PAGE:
This little aside reverberates quite loudly through Duchovny’s life and career. Just as he’d like to finish his doctorate, but won’t, he’d like to write and direct, but accepts that he might not get the chance. He would also have liked to quit television after The X Files, but, in the end, he went back. Like many of us, he seems to want what he can’t have. Unlike many of us, however, he’s making his peace with the fact.

As a writer-director, for instance, his sole directorial effort on film to date (he has tackled a few X Files and Californication episodes) has come with the comic drama House of D, about an American artist in Paris, which he also wrote, and which featured his wife, the actress Tea Leoni. “I have things in mind for writing and directing, but the scripts I write seem to fall into this independent world,” he concedes, “which I started veering towards as I was finishing The X Files, about 10 years ago.” He pauses for a moment. “And it is a hard world right now, when you want to make the kind of movies I am writing. I think they could be popular, and could do business, but it’s hard to prove that at the script stage. At some point, I think somebody is going to take a chance and give me some money to make one.” If not, he could put one out as a novel, perhaps? “It’s funny you should say that. I have been working on this script this past winter, and I think it is quite dense. I don’t know if it is a movie or not. I hope it is, but I am also going to turn it into a novel, just in case.”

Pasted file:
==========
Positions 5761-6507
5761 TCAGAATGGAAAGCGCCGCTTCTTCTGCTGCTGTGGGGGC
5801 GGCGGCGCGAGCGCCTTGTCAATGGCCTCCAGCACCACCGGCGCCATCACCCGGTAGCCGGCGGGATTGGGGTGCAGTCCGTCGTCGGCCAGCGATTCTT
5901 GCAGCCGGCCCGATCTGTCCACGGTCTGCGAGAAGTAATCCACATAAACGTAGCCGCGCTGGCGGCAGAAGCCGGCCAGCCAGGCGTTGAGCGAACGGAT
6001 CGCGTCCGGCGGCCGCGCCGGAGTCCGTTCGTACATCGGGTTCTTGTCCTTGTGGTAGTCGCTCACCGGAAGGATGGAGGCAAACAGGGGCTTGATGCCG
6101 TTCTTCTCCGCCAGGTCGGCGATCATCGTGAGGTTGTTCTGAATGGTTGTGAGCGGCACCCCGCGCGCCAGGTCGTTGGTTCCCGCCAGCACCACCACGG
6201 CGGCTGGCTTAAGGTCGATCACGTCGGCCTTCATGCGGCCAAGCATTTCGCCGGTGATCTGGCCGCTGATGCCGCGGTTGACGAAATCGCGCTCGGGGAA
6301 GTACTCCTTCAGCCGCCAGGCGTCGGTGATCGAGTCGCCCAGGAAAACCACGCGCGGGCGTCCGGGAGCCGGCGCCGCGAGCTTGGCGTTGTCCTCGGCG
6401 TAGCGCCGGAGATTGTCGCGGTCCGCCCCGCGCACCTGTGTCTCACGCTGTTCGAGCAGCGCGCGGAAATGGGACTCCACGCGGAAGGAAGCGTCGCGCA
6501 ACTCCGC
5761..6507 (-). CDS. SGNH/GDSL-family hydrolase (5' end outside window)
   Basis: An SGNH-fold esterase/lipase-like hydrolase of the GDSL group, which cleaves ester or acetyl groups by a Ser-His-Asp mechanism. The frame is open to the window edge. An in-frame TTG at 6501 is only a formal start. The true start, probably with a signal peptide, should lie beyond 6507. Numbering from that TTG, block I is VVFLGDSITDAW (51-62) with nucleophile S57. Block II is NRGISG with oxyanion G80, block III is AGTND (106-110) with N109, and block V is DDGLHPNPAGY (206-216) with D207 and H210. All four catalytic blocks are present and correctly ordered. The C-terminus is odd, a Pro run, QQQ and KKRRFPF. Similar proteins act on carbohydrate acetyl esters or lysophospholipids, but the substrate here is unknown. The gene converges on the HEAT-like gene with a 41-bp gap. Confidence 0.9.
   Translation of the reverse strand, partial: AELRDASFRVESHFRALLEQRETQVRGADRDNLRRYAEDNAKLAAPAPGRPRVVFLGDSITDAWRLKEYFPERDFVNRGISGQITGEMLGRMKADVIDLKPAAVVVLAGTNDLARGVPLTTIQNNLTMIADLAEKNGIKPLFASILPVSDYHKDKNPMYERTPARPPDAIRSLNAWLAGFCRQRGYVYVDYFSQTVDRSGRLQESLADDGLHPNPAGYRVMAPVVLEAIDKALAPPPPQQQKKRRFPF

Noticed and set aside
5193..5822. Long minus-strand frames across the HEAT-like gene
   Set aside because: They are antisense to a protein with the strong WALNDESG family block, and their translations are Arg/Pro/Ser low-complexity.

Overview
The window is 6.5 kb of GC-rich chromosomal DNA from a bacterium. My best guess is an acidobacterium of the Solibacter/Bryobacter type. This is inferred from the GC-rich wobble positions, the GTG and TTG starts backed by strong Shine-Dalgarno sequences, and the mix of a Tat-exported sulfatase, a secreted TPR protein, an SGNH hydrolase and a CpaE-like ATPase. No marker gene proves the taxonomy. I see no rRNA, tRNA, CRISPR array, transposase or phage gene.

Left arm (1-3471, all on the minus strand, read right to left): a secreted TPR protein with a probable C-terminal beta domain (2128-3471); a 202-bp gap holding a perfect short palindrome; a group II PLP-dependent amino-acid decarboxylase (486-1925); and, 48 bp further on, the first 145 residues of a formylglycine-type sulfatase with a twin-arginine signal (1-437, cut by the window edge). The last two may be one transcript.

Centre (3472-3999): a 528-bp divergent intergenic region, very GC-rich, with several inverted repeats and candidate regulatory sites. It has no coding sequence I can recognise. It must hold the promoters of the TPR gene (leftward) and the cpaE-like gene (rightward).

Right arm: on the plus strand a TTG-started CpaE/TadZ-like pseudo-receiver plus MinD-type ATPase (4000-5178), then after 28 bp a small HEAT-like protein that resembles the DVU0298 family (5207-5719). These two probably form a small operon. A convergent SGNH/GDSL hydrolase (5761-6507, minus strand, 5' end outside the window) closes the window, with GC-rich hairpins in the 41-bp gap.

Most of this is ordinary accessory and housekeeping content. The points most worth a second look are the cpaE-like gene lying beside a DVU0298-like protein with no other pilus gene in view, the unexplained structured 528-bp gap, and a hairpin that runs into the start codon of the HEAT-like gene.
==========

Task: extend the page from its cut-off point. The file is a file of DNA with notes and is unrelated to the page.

As an actor, Duchovny’s identity was — at least until Hank Moody arrived to ruffle his unflappable hair — inexorably tied to his X Files character, Special Agent Mulder, who, along with Gillian Anderson’s Scully, sleuthed the otherworldly on our television screens from 1993 until 2002. They’ve also popped up twice on the big screen, successfully with 1998’s The X Files ($189m at the worldwide box office), and less successfully in 2008’s The X Files: I Want to Believe (few felt the same; it took $68m).

“I think all great successes help and hinder, but they help most of all,” he says, reflecting on whether Mulder has cast a shadow on his subsequent career. “It happens that an actor comes into public consciousness only in one form. You can’t come out in three television series in one year and show people everything you can do. But I’m happy it was The X Files and not something I thought wasn’t good.” His pride in the franchise extends to the most recent movie, although he accepts that errors were made. “It was a $25m picture and couldn’t compete with the summer movies like The Dark Knight. It was a sombre mood piece, and that might have been a mistake. I hope we get to do another. Gillian and I would both be interested in seeing where it goes.”

Quite where that is remains to be seen, but there is no escaping the fact that The X Files transformed Duchovny’s life. Indeed, for all the material success it brought him, during one of the first conversations we had, in 2005, with the series three years behind him, he expressed a firm desire to avoid further television work. He popped up on Saturday Night Live, and in an episode of Sex and the City, but these were one-offs.